Solution: To bring qualitative back into the mix, the research team developed an integrated methodology that intercepts respondents during the course of the survey. Using a piece of technology called QualLink™, the online survey instrument was linked to an online discussion platform. Two groups of customers are targeted; those that gave consistently high feedback scores to their latest experience, and those that gave consistently low scores. Each of these segments is invited to an online community lasting two days. In this discussion, the research team has the opportunity to ask more in-depth, detailed questions regarding specific highpoints and low points of the participants’ most recent travel experience.

Outcome: During the course of this study, respondents were asked to record a short testimonial video reviewing their latest stay with the hotel chain. These videos became critical pieces of insight, providing a rich narrative to describe the results the client received in the quantitative phase of the project; actual travelers elaborating on their hotel experience and explaining their customer satisfaction scores—not weeks or months after the fact, but mere days after they checked out of the hotel. The videos, verbatims and conversation that occurred in the online qualitative exercise provided the specifics that helped “connect the dots” to explain trends in the raw customer satisfaction scores and helped them begin to implement needed changes.

Evolution or revolution

Will this shift to a more democratized approach to research methods be a swift revolution, or a slow, progressive evolution that plays out over many years? The answer to that question is entirely up to us, the researchers.

In some ways, we’ve developed an industry that’s really good at executing “our thing”, but we lost sight of the fact there are learnings to be had in the region between quant and qual, where both of those disciplines participate in the same learning plan to uncover new insights or solve new problems in research.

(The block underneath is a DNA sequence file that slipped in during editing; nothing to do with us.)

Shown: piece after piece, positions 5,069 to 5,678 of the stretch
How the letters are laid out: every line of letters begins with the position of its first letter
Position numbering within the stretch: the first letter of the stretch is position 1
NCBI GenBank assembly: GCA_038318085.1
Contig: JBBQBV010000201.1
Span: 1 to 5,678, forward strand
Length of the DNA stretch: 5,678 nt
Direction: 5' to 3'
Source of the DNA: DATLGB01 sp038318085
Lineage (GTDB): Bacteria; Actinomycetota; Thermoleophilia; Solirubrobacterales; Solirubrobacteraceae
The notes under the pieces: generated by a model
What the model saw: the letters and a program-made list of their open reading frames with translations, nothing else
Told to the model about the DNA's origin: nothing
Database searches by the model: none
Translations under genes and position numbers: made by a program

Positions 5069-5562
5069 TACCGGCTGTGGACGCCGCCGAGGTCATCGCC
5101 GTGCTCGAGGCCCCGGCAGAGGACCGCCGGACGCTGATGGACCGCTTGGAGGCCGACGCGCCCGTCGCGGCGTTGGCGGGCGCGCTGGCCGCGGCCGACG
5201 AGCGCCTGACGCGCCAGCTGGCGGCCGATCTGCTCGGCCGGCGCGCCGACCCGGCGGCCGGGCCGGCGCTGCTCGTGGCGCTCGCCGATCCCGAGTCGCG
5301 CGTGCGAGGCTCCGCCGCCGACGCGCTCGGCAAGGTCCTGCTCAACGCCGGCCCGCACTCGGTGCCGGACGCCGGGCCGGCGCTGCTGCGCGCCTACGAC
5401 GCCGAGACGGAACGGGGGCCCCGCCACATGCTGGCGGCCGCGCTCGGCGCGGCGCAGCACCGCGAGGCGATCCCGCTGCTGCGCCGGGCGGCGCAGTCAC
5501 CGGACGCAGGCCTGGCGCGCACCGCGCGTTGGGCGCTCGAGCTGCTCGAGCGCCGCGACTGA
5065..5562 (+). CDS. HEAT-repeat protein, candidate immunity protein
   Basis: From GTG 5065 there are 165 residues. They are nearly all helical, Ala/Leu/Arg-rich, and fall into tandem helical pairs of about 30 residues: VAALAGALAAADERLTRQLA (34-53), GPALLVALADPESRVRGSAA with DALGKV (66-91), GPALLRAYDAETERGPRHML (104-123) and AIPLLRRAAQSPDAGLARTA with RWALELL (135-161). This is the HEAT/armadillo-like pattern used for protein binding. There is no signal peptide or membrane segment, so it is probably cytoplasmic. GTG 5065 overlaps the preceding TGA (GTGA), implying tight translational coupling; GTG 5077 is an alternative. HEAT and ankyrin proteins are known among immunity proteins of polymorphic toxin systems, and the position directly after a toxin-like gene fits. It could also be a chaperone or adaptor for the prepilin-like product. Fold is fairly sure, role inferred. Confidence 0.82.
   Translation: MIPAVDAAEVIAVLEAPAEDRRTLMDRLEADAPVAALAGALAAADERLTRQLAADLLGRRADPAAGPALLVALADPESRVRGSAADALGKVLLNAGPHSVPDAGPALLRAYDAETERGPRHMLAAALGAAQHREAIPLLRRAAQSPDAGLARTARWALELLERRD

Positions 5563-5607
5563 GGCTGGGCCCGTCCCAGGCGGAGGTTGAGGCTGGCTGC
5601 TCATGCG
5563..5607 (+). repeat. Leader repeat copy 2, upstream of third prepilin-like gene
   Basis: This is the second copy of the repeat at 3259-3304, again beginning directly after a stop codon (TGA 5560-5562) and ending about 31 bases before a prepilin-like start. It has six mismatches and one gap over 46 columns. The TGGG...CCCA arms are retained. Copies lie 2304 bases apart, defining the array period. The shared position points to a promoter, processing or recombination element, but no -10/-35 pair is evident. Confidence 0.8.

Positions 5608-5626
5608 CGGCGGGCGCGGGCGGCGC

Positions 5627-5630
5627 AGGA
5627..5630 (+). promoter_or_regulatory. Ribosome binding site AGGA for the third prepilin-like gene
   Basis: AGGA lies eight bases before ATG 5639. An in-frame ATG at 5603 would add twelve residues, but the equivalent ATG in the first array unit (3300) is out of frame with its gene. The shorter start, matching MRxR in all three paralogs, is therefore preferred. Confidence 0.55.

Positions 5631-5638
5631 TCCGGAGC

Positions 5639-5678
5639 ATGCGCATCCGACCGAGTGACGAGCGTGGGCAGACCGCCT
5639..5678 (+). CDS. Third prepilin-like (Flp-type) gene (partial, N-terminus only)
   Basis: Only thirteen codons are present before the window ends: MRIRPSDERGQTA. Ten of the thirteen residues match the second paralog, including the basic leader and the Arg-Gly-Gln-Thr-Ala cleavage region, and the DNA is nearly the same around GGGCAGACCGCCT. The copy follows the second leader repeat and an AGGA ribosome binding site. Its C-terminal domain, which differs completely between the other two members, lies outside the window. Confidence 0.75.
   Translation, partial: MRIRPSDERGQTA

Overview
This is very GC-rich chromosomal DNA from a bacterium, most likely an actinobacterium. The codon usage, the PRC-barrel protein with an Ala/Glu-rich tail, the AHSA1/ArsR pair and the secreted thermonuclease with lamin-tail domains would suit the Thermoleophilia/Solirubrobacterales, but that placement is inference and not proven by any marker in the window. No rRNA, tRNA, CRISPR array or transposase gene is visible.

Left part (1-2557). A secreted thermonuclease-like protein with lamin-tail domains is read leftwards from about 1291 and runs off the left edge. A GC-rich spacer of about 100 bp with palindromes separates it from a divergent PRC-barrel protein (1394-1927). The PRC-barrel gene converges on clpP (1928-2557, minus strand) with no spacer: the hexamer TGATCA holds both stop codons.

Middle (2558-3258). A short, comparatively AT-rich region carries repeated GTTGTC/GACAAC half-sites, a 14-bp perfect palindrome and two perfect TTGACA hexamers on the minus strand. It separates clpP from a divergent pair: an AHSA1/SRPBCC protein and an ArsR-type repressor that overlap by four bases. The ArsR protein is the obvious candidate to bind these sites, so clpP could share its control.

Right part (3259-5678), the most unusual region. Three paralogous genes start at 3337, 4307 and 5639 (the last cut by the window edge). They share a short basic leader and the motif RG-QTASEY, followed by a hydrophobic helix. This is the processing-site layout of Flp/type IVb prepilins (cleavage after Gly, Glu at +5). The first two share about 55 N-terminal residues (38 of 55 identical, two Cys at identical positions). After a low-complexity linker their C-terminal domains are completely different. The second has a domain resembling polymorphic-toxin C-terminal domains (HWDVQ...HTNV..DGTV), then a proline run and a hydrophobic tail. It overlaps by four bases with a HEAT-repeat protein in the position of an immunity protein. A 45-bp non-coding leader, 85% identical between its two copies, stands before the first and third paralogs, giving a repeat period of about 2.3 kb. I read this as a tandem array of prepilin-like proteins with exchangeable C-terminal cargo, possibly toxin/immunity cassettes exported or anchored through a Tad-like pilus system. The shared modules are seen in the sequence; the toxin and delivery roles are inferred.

The truth is, there exist many research problems for which the answer is not simply “quant” or “qual”— but both. And in a good number of those cases, there are massive benefits to be had for the end-client through the integration of both disciplines together.

With today’s technologies and integrated research platforms, we can provide simple and effective qualitative data collection that redefines how qualitative insights are generated. We can now tap into new sources for qualitative feedback, open up qualitative insights to more clients in more ways, and develop fresh new research approaches that simply weren’t possible before. Today’s new crop of digital qualitative tools has democratized the “who, when, and how” of qualitative research.

About the author

Isaac Rogers is Chief Innovation Officer for 20|20 Research, a global provider of online qualitative tools and support services for researchers. Since joining 20|20, Isaac has been instrumental in the development and launch of five cutting-edge qualitative research tools and is responsible for charting the course for the next-generation of 20|20’s international online research platforms. Prior to joining 20|20 Research, Rogers’ career included roles in business intelligence consulting, e-commerce and government technology contracting. As a former client-side research purchaser, he also has seen qualitative research from “both sides of the glass,” which allows him to deliver unique insights to the products and methods developed by the company. He holds an MBA from Vanderbilt University.